Friday, December 09, 2005

Thank you, windy city!

ROBERT C. KOEHLER

For release 12/8/05

FLICKERING DREAMS OF PEACE

By Robert C. Koehler

Tribune Media Services

Ever try to shift a paradigm? I salute the brave souls
scattered around the continent - some of them are in
Congress - who are doing just that, who are daring,
right now, to challenge the conventional wisdom of
war and peace at the highest levels at which the game
of geopolitics is played, and are calling for the
establishment of a Cabinet-level Department of Peace.

When long-time correspondent Bill Bhaneja, a senior
research fellow at the University of Ottawa and
retired Canadian diplomat, recently e-mailed me
the proposal he co-authored with Saul Arbess for such
an addition to Canada's government - inspired by
U.S. Rep. Dennis Kucinich's H.R. 3760 - I confess
to a queasy skepticism that such a project was just
too darn idealistic.

Then I thought about bird flu - and George Bush's
wild musings two months ago about combating it
with National Guard troops, that is, by implementing
martial law to enforce quarantines. This from the
man who has "degraded" (in the words of one high-
level health official) the nation's public health
system and underfunded and politicized every branch
of government created to deal with national emergencies.

And it hit me with a jolt: The level of public
awareness is deteriorating. We're now whelping
leaders who haven't got a clue how to deal with
complex social issues except to start shooting at them.
And there's no adequate challenge to this in the media
or from the opposition party, and apparently no public
context big enough even to allow for debate.

For instance, there was Hillary Clinton the other day
telling potential supporters of her run for the
presidency, who I'd wager are against the war by a
large margin, that the United States must "finish
what it started" in Iraq, as though there's a consensus
what, exactly, we started and what "finishing" it would
mean, and how many more deadIraqis and U.S. servicemen
we might expect before we attain our
unarticulated goal.

It was sheer politician-speak, in other words, betraying
no courageous intelligence, no insight that our brutal
occupation might be fueling the insurgency and creating
the terrorists we're obliged to keeping fighting. But
the media have already pegged Hillary a frontrunner,
which means they're condemning America's anti-war majority,
once again, to a campaign season without a presidential
candidate who represents their ardent hopes.

This is intolerable. This is why I support and heartily
endorse what is, in fact, a global movement to raise
awareness by challenging the blood-myths of the nation-
state and the inevitability of war, and the geopolitical
canard extraordinaire that high-tech, high-kill, earth-
poisoning modern wars have any chance of achieving
controllable ends and do not spew incalculable suffering
and future wars in their wake.

"What we seek," write Bhaneja and Arbess, "is a world in
which peaceful relations between states are a systematically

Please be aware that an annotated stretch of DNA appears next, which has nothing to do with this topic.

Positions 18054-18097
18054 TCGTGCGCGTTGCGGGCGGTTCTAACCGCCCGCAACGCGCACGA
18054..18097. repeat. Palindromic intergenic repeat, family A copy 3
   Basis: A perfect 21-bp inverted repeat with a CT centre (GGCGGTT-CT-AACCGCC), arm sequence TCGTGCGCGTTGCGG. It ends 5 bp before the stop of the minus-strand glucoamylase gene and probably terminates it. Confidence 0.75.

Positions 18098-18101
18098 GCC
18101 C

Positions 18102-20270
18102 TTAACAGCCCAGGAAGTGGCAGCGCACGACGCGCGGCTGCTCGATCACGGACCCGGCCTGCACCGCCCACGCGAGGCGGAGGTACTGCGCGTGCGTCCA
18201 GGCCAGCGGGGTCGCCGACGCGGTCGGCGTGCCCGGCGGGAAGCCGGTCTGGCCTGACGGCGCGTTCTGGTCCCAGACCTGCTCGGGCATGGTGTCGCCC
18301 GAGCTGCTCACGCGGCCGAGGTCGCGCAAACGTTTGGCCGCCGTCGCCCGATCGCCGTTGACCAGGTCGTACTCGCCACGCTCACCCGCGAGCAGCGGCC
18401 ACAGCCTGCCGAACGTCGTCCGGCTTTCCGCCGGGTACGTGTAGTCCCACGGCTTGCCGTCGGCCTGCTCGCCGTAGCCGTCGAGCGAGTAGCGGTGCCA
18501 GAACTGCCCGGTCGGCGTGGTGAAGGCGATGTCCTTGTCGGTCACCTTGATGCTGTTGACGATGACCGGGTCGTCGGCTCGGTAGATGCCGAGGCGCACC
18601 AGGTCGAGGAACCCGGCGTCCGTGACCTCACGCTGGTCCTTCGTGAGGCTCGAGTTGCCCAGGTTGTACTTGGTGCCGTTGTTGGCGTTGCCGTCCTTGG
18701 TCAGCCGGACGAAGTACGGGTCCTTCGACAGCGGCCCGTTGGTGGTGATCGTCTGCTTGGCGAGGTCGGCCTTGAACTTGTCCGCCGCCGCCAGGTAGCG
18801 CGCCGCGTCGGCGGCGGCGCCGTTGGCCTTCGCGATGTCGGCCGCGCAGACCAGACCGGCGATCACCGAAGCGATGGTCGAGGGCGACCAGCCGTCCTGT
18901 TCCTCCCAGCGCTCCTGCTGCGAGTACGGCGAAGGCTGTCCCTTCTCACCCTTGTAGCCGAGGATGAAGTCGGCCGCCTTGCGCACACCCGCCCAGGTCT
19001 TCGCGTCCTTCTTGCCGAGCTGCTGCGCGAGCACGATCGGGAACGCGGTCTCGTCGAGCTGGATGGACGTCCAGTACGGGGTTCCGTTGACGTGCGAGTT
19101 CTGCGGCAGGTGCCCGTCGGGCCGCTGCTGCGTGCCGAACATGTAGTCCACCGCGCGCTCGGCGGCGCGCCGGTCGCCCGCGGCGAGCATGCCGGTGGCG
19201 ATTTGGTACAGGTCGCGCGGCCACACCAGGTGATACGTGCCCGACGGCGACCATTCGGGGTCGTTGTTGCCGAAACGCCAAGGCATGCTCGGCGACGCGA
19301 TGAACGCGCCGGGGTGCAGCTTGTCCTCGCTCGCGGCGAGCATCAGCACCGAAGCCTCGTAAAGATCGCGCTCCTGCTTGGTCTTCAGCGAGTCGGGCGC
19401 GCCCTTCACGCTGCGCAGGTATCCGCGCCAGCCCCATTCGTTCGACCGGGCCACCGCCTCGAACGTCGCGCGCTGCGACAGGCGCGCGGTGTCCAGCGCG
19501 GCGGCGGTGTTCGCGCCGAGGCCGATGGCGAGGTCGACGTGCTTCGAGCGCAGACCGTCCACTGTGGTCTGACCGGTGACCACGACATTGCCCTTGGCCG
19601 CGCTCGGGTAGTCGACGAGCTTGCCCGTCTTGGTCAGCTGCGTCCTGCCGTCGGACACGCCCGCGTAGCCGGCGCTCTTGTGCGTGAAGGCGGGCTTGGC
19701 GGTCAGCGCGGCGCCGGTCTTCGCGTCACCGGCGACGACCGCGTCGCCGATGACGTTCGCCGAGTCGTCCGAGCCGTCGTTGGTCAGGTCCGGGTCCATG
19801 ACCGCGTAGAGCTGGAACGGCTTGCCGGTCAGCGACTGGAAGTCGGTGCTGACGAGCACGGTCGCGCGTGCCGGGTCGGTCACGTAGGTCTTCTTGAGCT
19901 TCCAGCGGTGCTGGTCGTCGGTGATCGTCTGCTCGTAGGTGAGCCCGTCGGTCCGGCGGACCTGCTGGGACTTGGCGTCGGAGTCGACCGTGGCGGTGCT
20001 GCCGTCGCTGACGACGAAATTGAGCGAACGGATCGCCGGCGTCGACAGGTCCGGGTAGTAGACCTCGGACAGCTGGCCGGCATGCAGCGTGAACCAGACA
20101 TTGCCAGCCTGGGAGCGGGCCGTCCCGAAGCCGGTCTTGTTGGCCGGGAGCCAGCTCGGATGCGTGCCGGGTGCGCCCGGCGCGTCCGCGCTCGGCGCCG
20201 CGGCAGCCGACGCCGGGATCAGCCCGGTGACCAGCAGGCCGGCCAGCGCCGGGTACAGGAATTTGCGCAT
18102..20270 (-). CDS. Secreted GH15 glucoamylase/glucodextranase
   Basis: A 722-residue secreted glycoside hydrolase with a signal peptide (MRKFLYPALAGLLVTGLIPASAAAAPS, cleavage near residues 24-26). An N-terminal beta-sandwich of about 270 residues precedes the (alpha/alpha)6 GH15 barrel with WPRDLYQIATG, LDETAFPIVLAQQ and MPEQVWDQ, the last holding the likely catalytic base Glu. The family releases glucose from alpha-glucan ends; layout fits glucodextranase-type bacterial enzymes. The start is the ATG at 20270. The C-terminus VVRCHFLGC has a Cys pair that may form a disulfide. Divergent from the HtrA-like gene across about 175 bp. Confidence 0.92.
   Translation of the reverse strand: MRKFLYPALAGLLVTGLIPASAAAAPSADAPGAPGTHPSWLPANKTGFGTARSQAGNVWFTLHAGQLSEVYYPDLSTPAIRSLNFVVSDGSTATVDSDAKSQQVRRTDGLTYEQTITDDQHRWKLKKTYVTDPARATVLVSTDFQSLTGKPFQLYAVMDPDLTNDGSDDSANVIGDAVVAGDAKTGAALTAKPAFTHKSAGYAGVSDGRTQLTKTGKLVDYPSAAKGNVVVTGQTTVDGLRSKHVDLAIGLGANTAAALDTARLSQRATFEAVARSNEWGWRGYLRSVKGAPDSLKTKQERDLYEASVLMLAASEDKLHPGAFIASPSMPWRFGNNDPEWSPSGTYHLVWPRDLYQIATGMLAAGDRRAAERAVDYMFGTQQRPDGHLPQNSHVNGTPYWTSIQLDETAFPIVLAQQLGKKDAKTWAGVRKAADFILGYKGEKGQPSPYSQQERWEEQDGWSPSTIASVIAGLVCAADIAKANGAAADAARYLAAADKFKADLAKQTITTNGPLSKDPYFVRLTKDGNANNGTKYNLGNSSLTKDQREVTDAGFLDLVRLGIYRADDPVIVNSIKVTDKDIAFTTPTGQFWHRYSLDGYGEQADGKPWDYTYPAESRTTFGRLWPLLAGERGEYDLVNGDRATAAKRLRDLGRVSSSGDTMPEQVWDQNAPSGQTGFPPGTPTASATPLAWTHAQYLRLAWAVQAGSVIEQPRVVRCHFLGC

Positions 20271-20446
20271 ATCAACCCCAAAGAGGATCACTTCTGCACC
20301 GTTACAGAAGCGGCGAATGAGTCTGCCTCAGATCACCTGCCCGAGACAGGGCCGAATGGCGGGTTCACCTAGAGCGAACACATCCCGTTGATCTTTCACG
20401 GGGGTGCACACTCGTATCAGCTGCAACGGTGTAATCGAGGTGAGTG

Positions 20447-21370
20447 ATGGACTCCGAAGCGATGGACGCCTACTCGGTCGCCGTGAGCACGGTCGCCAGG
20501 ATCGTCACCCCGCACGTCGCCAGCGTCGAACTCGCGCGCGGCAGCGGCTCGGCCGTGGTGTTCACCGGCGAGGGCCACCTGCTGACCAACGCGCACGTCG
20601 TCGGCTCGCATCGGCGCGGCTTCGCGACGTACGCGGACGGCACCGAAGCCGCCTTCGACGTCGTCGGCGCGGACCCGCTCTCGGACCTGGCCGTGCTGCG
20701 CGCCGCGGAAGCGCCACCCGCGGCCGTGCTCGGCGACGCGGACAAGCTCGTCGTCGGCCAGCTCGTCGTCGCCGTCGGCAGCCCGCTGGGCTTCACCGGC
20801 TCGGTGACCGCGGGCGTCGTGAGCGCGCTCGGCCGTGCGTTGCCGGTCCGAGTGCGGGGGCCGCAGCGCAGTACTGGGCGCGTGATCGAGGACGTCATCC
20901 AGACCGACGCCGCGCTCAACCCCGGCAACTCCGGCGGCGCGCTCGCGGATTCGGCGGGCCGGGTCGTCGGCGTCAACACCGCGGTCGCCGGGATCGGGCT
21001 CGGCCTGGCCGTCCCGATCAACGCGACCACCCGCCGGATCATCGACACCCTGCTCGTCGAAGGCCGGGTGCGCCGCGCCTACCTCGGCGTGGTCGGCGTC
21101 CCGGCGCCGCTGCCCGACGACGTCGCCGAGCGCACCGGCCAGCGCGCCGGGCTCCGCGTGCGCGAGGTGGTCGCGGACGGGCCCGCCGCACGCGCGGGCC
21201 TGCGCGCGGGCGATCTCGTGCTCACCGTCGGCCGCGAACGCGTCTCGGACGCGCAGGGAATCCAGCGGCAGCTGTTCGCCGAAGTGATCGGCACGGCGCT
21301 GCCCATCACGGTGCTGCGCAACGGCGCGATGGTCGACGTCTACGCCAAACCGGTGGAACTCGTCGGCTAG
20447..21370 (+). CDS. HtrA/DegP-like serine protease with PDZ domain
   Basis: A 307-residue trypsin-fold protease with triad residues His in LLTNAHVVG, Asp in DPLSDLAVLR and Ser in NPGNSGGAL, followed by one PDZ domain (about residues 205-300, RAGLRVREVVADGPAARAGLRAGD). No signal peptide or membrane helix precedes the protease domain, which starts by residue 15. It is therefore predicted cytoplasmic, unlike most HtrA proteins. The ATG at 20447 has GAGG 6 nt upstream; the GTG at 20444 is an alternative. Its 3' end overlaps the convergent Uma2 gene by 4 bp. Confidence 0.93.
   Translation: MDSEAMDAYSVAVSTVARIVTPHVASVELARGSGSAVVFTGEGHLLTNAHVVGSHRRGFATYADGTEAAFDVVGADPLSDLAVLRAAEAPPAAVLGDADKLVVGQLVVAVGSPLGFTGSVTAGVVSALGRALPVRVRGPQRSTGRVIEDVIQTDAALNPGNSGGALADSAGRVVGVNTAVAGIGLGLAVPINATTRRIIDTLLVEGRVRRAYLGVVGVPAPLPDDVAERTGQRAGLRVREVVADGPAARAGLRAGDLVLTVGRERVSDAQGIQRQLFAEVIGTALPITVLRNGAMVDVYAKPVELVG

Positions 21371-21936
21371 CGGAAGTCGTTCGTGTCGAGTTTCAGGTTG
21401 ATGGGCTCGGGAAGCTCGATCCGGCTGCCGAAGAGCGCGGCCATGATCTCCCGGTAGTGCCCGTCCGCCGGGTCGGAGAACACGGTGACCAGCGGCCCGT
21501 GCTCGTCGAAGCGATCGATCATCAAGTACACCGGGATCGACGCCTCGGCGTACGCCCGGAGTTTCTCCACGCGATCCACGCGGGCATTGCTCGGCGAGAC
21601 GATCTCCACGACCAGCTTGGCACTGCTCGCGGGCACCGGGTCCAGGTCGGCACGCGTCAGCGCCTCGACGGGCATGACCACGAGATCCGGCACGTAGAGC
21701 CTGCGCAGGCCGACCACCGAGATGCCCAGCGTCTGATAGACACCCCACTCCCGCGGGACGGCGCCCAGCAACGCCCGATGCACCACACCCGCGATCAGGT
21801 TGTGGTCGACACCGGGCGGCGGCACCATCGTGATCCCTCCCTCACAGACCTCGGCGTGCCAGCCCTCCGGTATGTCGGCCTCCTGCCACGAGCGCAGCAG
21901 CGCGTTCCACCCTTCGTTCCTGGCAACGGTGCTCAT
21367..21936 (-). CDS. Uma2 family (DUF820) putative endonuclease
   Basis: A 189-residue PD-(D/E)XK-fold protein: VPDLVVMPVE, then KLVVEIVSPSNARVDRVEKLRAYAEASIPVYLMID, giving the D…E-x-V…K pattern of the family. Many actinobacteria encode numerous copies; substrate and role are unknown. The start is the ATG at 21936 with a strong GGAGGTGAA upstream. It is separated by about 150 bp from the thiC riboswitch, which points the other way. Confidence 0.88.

pursued norm and that the numerous non-aggression pacts
between states become treaties of mutual support and
collaboration. We envision a world in which a positive
peace prevails as projected most recently in the U.N.
International Decade for a Culture of Peace (2001-2010)
Programme of Action."

The establishment of a peace academy, the training of
peace workers, the promotion of nonviolent conflict
resolution at every level of human interaction -
there's no reason why such projects should be nothing
more than the flickering dreams of protestors at
candlelight vigils. There's no reason why they should
not be the business of government. I have no doubt
whatsoever that the public is ready to move beyond
the barbarism history has bequeathed us, and would do
so in an eye blink if enough respected voices said,
"Now is the time." And respected voices are saying
this, if only we could hear them.
"What is quite clear - and would become clear as you
go along with this campaign - is that you are trying,
and I consider myself with you on this in every way . . .
(to create) not only a massive but a basic change in
our culture, in our entire approach to our relationships
with other human beings. . . . It's not a matter of simply
getting another department of government. You're speaking
of an entire philosophical revolution."

This is Walter Cronkite, in conversation with Kucinich last
September at a Department of Peace conference in Washington,
D.C. Kucinich, the hero of this movement, first introduced
Department of Peace legislation in 2001. The bill now has
some 60 sponsors in theHouse and, in September, was
introduced in the Senate (S. 1756) by Mark Dayton of Minnesota.

The architects of the war on terror have minds stuck in old
paradigms of domination and conquest. Their enemy is always
the same:Evil Incarnate. Today's jihadist was yesterday's
Communist, playing the same game of dominos.

This war is doomed to create nothing but losers, and more
and more people - including many who are in or close to
the military, such as Jack Murtha - are grasping this.
As they wake up, the Department of Peace will be waiting for them.

- - -

Robert Koehler, an award-winning, Chicago-based journalist,
is an editor at Tribune Media Services and nationally
syndicated writer. You can respond to this column at
bkoehler@tribune.com or visit his Web site at commonwonders.com.

1 comment:

george said...

It's nice to know that people are working for peace in other countries.